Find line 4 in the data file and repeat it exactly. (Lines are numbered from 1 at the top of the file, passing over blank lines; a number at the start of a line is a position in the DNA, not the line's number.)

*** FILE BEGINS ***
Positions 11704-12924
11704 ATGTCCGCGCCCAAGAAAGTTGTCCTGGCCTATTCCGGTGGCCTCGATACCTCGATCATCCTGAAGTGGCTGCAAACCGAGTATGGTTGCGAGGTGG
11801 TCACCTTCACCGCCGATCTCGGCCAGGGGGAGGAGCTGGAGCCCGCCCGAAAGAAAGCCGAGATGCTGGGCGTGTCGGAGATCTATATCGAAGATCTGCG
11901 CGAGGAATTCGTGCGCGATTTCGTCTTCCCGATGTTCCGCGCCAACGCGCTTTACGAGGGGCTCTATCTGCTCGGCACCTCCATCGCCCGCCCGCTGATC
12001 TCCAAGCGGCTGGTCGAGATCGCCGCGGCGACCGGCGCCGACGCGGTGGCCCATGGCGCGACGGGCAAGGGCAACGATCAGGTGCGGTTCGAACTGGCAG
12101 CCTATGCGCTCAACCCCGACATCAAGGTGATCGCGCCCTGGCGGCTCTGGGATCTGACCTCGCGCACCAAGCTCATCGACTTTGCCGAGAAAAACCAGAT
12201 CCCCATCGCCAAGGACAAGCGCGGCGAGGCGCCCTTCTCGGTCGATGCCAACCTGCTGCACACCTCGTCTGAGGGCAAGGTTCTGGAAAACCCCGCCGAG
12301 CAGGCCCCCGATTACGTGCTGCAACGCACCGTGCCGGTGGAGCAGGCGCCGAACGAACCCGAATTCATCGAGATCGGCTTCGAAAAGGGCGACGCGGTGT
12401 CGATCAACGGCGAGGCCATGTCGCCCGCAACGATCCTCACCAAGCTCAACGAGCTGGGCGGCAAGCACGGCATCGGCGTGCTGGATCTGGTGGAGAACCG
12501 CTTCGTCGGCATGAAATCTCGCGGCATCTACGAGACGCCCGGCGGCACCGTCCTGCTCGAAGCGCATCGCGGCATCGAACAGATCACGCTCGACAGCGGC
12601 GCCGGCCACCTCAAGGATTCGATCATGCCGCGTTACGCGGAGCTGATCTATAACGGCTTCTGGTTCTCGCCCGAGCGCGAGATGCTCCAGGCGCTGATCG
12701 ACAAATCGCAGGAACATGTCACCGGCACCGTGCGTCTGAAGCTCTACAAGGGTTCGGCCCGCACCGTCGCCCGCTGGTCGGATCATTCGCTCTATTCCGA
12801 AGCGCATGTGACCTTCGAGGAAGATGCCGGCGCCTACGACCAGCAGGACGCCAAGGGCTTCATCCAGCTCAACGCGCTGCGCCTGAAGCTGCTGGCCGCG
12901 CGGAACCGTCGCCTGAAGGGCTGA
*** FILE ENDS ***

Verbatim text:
11901 CGAGGAATTCGTGCGCGATTTCGTCTTCCCGATGTTCCGCGCCAACGCGCTTTACGAGGGGCTCTATCTGCTCGGCACCTCCATCGCCCGCCCGCTGATC